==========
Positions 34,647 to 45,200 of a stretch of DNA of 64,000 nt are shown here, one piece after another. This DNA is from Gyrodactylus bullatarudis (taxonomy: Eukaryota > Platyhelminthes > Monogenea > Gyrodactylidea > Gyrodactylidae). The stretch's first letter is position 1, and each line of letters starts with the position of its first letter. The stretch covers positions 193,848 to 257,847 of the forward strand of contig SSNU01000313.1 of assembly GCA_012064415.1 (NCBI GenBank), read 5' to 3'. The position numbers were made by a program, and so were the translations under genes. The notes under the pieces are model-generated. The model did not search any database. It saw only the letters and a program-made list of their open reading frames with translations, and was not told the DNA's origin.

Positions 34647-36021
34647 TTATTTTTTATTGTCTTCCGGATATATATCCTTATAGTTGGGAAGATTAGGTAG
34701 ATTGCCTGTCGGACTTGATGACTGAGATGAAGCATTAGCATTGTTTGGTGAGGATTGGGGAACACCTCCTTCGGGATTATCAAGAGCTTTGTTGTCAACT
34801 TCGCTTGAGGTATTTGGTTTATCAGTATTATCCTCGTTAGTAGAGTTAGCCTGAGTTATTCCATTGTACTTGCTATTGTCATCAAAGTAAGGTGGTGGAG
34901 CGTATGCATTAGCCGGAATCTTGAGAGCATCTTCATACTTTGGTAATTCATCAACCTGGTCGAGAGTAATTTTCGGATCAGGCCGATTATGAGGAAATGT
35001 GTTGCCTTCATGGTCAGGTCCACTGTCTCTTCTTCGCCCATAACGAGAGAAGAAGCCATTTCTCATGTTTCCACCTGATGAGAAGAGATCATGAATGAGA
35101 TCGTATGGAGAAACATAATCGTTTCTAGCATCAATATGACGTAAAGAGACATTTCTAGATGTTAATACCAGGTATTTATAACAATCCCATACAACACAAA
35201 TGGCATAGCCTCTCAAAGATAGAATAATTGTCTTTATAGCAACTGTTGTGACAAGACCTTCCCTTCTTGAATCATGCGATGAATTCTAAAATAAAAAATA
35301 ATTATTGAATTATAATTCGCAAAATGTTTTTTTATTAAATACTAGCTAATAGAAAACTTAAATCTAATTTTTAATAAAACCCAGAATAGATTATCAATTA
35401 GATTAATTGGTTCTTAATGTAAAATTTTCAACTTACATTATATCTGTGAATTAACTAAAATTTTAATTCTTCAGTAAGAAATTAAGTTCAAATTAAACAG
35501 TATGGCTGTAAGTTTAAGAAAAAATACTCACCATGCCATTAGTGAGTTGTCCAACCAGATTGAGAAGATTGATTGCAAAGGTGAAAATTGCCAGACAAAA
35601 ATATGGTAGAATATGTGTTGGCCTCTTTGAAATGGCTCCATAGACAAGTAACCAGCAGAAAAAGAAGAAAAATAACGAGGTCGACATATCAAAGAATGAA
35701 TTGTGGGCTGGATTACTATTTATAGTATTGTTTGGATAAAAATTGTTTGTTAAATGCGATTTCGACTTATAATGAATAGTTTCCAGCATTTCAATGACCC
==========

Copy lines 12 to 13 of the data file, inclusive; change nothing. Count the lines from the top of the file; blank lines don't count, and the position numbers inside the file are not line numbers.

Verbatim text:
35501 TATGGCTGTAAGTTTAAGAAAAAATACTCACCATGCCATTAGTGAGTTGTCCAACCAGATTGAGAAGATTGATTGCAAAGGTGAAAATTGCCAGACAAAA
35601 ATATGGTAGAATATGTGTTGGCCTCTTTGAAATGGCTCCATAGACAAGTAACCAGCAGAAAAAGAAGAAAAATAACGAGGTCGACATATCAAAGAATGAA